The largest winter storm of the season thus far is forecasted to dig into the Western US this week, bringing major snowfall to Utah, Colorado, Wyoming, and Montana. There will be widespread 6+ inch totals with local maxima in southern Montana and northern Wyoming exceeding 2-3+ FEET. This storm will provide a much-needed boost for resorts looking to open in the next few weeks and will usher in a cold airmass that will bring around-the-clock snowmaking conditions.
This storm will also bring major snow to the Pacific Northwest, which we covered in its own forecast earlier this morning.
Montana and Wyoming will see light showers on Monday, bringing a few inches to upper elevations but not much accumulation beyond that. Significant precipitation will fill into central Montana on Tuesday afternoon and evening, intensifying and inching south into Wyoming by Wednesday morning.
On Thursday morning, the band of snowfall will reach northern Utah. On Thursday morning, Montana, Wyoming, and Utah will dry out, while Colorado will see showers in the northern and western mountains.
Beyond this, there is fairly poor model agreement, but the general consensus is increasingly shifting towards some more excitement firing up over Utah on Friday afternoon/evening and spreading into Wyoming and Colorado overnight. This additional storm energy should linger in Utah until Sunday evening, and could linger in Colorado into Monday and Tuesday.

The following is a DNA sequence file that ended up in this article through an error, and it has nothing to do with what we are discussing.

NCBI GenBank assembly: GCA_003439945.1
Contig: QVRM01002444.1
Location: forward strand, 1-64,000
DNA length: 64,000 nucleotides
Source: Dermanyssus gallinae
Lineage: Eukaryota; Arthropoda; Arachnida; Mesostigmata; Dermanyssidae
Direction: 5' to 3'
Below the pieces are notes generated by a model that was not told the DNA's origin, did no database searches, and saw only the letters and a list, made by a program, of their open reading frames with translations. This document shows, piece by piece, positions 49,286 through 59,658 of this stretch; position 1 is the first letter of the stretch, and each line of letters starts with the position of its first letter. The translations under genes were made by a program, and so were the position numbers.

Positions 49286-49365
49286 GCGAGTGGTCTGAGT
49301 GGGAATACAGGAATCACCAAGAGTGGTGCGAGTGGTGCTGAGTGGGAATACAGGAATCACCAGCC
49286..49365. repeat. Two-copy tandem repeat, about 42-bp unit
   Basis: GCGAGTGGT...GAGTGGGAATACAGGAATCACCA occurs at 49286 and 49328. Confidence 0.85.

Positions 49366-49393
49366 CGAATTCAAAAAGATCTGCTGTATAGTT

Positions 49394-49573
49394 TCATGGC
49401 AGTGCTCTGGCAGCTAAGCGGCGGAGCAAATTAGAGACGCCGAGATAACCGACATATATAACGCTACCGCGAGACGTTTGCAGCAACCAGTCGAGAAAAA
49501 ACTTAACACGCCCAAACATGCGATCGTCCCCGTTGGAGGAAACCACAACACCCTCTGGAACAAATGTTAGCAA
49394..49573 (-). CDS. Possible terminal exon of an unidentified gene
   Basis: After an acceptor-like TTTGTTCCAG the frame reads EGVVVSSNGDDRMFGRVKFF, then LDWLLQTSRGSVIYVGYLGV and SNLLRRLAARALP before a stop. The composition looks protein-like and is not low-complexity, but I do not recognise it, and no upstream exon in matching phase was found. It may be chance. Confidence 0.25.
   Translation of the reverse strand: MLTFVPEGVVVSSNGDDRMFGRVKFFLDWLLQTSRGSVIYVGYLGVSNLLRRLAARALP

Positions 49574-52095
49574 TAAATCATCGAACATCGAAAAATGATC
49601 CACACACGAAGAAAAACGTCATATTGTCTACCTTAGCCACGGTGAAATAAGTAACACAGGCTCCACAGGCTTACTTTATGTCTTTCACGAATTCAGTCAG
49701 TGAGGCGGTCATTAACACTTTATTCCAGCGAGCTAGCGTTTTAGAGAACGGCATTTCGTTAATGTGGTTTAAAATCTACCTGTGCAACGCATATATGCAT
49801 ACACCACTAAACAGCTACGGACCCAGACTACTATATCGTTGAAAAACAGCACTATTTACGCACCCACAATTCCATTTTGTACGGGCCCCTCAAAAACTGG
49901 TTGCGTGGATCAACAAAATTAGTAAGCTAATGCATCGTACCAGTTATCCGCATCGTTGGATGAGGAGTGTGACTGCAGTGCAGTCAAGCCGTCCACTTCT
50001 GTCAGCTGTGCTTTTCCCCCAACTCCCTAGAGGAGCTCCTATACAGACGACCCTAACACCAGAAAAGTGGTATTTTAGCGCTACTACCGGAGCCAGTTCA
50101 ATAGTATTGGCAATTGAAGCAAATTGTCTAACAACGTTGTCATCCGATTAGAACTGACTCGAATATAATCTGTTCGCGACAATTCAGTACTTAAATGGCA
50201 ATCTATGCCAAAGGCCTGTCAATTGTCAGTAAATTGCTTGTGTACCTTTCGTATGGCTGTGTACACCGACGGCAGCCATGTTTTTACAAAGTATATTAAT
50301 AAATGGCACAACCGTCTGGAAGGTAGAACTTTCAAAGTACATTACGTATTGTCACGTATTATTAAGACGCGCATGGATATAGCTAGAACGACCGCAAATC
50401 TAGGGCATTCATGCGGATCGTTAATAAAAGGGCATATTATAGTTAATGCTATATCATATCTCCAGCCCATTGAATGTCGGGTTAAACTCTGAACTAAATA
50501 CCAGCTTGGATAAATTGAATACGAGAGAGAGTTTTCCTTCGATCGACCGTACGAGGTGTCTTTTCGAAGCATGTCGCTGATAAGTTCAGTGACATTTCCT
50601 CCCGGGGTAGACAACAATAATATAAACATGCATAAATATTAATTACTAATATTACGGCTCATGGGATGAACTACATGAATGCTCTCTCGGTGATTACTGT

Let’s take a look at regional totals. I try to capture a realistic range, however these forecasts are on the conservative side, so reported totals may exceed the forecast. Better for a forecast to bust low than bust high!
Montana will be located under the jet stream for much of the storm, which will bring intense, fairly non terrain-dependent snowfall to much of the state; even lower terrain should see quite impressive totals. However, the deepest snowfall totals will likely be found in southern Montana, right near the MT/WY border. The highest elevations in this region will likely see totals exceeding 3 feet. Of all the resorts in the region, Big Sky will likely be the winner, with 12-18″ likely by the end of the weekend.
Wyoming will also get hammered, with major accumulations in the Yellowstone area, Tetons, Wind Rivers, and Bighorns. The Tetons will likely see the most accumulation, with 6-15″ possible at Jackson Hole. Jackson’s summit will likely be in the 12-20″ range.
This is a tough storm to forecast for this region, since the final totals will depend heavily on how much that secondary surge of storm energy materializes on Friday afternoon into the weekend. The first push should bring 10-16″ to Cottonwood resorts. The second, on Friday and into the weekend, should bring several more inches, but whether that’s 1 inch or 6 inches remains to be seen.
The Colorado forecast for this storm is another tricky one. What we do know is that northern and western Colorado receive the most snow. Southern Colorado, mainly the San Juans, will still see some snowfall, but likely only a few inches. By Monday, we’re probably looking at 6-12″ at Steamboat, 4-10″ for Summit County resorts, and 3-8″ for the central mountains (Vail, Snowmass, Crested Butte, etc).
Looking ahead, cold air brought in by this storm will hang around for some time, likely into late next week. The next opportunity for snowfall in the West will be late next week into the weekend. Stay tuned for an updated forecast next week!